As to the possibility of AGW, I don't think that purely scientifically, we can be sure either way. We will also find out for sure in a few decades. By 2050, we will know. In the mean time, I think we should be careful, but we shouldn't be panicking. I think that in as much as we can, and without harming economy and lifestyle, we should try to cut down on the use of fossil fuels. For oil, that will go all by itself if the price keeps rising. For coal and gas, we should look for alternatives. We already have one that we know works well: nuclear power. So it is not that there isn't any solution there: we have at least one solution. That shouldn't stop us from looking at others, like wind, solar, biofuels, whatever. But we shouldn't put a burden upon people, like high priests demanding sacrifice for the glory of gaia. If by 2050, we find out that there ain't any AGW, or even that we are entering a new ice age, then we can use again all the coal we want, and pump up all the gas that we left. If it turns out that there is AGW (by then it should be noticable), then we have already done part of the way. If AGW turns out to be stronger than even the most pessimistic Realclimater preaches, then we will find out sooner, and then we can accelerate our pace to phasing out fossil fuels.

    But, read the advice written on the cover of the Hitchhicker's guide to the Galaxy:
  12. Jul 23, 2008 #11


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    I know that the Chelyabinsk factory polluted the nearby Lake seriously, but I have to say that this Wiki entry, and about all I can Google about that lake, sounds like anti-nuclear propaganda by environmentalists. I don't know the facts, but when one starts saying "as much radioactivity as released by the Hiroshima bomb", then this is typical anti-nuclear rhetoric for the following reason: the Hiroshima bomb didn't release huge amounts of radioactivity. Of course there was some fallout, and I won't deny that there were victims of that. But by far the huge number of victims and destruction that was the result of the Hiroshima bomb came from... the explosion and the gamma flash. So the radioactive pollution (although not inexistent of course) by the Hiroshima bomb wasn't so dramatic. But by making this comparison, one implicitly associates the destructive force of the Hiroshima bomb to its radioactive pollution, and hence anything "worse that the radioactivity released by the Hiroshima bomb" must be something even more destructive.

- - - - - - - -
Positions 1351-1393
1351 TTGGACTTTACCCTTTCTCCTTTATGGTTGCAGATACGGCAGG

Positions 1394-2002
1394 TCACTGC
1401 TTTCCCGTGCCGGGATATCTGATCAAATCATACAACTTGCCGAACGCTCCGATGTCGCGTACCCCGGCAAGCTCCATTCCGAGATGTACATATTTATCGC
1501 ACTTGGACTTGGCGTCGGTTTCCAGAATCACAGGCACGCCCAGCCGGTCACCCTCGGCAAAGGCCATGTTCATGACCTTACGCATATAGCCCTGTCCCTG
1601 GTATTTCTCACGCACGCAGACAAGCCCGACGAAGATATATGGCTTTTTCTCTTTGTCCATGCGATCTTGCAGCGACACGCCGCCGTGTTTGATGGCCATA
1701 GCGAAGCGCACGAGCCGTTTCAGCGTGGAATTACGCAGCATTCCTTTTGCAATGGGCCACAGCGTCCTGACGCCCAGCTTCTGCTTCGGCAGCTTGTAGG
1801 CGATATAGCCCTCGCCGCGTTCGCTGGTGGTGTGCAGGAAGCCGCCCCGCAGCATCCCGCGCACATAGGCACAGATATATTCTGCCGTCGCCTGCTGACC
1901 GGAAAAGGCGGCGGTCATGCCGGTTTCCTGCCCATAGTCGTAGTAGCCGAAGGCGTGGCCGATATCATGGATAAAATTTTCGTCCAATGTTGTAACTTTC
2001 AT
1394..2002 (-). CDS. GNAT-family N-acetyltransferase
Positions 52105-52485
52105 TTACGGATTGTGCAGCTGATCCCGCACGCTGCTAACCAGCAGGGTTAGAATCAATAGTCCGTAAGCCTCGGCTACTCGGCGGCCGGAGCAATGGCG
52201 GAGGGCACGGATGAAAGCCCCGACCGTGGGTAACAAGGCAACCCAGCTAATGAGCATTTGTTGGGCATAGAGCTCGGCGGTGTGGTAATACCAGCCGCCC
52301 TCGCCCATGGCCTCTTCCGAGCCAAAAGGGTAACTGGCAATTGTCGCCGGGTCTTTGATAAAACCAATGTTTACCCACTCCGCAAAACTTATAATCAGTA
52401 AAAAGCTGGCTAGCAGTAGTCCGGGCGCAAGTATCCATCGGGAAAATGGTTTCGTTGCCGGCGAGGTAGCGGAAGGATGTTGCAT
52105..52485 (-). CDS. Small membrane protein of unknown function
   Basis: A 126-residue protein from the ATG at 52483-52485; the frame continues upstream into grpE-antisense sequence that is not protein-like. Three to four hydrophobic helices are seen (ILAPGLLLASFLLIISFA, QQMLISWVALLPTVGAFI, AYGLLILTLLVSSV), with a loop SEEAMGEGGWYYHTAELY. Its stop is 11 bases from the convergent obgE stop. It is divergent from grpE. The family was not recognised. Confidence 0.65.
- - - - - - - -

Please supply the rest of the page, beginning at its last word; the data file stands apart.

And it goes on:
Let me make a comparison where exactly the same type of rhetoric falls flat on its face: let us say that we want to vilify the use of a car. We say that that car is setting off more carbon monoxide in the air over its lifetime than 100 blockbuster bombs did during the air raids in the second world war !

    You are going to say, rightly so, that it wasn't the carbon monoxide of the blockbusters that did the damage, it was the explosion ! So the comparison is pretty meaningless. Yes, blockbusters also made some smoke, and some that smoke was carbon monoxide, and maybe that harmed certain people. But you don't see the point in comparing the production of carbon monoxide by a blockbuster with that of a car. It tells you nothing about the harm of the car.
    Well, from the moment I see the phrase "more radioactivity than released by the Hiroshima bomb", I have the same impression. It wasn't the radioactivity that destroyed the city and burned the people. It was the explosion.
  13. Jul 23, 2008 #12


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    Hansen again. Yes, yes, "now we see the violence inherent in the system!" A full blown crimes against the state Stalinist, a caricature straight out of Dr Shivago.

    It is good only if reduction can be managed with out nose diving the economy. If saving the world is the goal, first look to Lomborg's group, for instance, who authored a study that asked, where does one get the most humanitarian benefit for a given amount of targeted finance? Turns out eliminating Malaria (nets, etc), clean water and the like are high on the list. CO2 reduction for AWG is not high on the list.
    Last edited: Jul 23, 2008
  14. Jul 24, 2008 #13
    There will be times when sociologic case studies research the parallels between Lysenkoism and AGW witch hunt as cases of runaway groupthink.
  15. Jul 24, 2008 #14
    LURCH appears to believe that carbon dioxide’s rise underlies the recent warming process, echoing the IPCC. The IPCC has obtained the political acquiescence of all the developed World’s countries except the US. They recently met and the US once again pointed out the lack of commitment by now rapidly growing third World countries. 2050 was chosen as the new date target and the third World countries quickly disavowed any commitment. There is no way that carbon dioxide levels will do anything but rise in the foreseeable future. He can take solace in the fact that the carbon 14 content of his body will continue to fall, lowering his risk of cancer from this threat. Even with non-global warming, we can look forward to a return to Brian Fagan’s A.D.1000 Arctic. We can avoid this only by albedo increase, but I agree that international action is very unlikely. Albedo manipulation is a part of modern life, even if unintended. I watched Bill Moyer two nights ago making the US a villain in an Indonesian reforestation scheme justified as a carbon remover without consideration of its albedo lowering warming effect. The best thing about increasing albedo is its easy reversibility. By the way, I agree that iron encouragement of ocean algae is too hazardous to consider.